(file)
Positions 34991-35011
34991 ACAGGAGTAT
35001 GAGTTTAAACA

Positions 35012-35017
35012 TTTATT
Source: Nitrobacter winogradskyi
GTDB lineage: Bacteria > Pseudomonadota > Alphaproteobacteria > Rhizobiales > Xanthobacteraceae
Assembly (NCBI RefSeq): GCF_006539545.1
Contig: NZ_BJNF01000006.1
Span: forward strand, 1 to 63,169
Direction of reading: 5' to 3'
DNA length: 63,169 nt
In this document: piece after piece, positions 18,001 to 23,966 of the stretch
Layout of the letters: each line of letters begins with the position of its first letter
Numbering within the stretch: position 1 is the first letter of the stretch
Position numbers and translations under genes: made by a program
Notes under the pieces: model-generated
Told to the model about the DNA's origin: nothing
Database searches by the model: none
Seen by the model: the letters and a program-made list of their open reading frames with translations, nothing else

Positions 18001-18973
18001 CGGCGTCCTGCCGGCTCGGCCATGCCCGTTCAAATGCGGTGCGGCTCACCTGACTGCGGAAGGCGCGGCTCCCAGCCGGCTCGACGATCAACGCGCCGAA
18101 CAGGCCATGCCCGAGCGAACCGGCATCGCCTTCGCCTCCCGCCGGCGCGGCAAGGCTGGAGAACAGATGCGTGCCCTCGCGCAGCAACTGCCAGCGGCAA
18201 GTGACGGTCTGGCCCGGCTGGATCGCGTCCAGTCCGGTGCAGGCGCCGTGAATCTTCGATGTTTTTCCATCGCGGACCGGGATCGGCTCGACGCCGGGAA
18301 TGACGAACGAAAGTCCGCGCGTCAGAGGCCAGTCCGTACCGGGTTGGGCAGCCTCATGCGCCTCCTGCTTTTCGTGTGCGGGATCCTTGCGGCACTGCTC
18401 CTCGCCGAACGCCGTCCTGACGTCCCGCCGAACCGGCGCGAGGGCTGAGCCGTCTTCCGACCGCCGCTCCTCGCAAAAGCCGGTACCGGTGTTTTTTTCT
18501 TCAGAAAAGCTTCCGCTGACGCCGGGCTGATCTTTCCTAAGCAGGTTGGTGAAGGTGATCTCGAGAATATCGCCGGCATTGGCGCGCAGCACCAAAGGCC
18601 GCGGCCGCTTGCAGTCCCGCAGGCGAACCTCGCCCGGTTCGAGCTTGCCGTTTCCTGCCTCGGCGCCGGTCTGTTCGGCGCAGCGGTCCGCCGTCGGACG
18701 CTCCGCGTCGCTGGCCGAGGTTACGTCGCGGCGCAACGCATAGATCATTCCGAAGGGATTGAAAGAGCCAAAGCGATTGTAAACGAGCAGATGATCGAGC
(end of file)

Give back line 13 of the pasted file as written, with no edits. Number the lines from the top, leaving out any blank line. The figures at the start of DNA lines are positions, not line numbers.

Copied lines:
In this document: piece after piece, positions 18,001 to 23,966 of the stretch